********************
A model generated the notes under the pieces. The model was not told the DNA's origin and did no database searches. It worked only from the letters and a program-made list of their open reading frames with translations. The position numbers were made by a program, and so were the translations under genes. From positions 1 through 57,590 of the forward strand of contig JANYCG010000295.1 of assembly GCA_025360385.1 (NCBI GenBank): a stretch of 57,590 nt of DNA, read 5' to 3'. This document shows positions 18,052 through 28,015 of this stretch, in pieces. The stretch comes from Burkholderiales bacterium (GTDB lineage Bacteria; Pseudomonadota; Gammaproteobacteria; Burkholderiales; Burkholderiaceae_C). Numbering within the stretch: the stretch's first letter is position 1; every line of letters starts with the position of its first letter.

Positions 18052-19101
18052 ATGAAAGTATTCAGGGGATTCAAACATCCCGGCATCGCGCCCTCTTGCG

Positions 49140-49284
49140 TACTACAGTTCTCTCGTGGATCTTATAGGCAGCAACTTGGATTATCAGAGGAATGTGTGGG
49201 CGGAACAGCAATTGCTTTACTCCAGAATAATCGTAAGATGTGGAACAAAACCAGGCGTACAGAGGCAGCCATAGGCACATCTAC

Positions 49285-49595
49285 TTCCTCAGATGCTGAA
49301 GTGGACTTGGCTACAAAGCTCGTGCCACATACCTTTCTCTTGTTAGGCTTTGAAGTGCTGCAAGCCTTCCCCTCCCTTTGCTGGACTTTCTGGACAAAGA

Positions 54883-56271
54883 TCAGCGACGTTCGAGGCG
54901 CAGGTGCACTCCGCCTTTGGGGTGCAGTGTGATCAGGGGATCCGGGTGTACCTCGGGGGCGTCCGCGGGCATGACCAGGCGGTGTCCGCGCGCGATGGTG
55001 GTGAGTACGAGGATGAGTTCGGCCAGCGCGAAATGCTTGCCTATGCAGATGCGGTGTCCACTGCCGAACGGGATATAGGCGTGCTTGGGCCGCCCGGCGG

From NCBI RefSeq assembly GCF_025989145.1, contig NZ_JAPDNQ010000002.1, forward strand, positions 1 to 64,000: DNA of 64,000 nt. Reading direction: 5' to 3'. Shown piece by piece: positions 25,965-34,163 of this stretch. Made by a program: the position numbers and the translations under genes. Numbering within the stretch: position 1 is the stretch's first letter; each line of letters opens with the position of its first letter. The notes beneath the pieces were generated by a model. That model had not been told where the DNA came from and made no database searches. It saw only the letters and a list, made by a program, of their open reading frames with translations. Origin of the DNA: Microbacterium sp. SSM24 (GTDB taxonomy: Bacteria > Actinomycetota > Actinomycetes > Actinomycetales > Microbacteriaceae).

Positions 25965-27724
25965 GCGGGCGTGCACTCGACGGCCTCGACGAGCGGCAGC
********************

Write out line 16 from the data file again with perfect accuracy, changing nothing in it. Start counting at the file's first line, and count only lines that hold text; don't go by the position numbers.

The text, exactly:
25965 GCGGGCGTGCACTCGACGGCCTCGACGAGCGGCAGC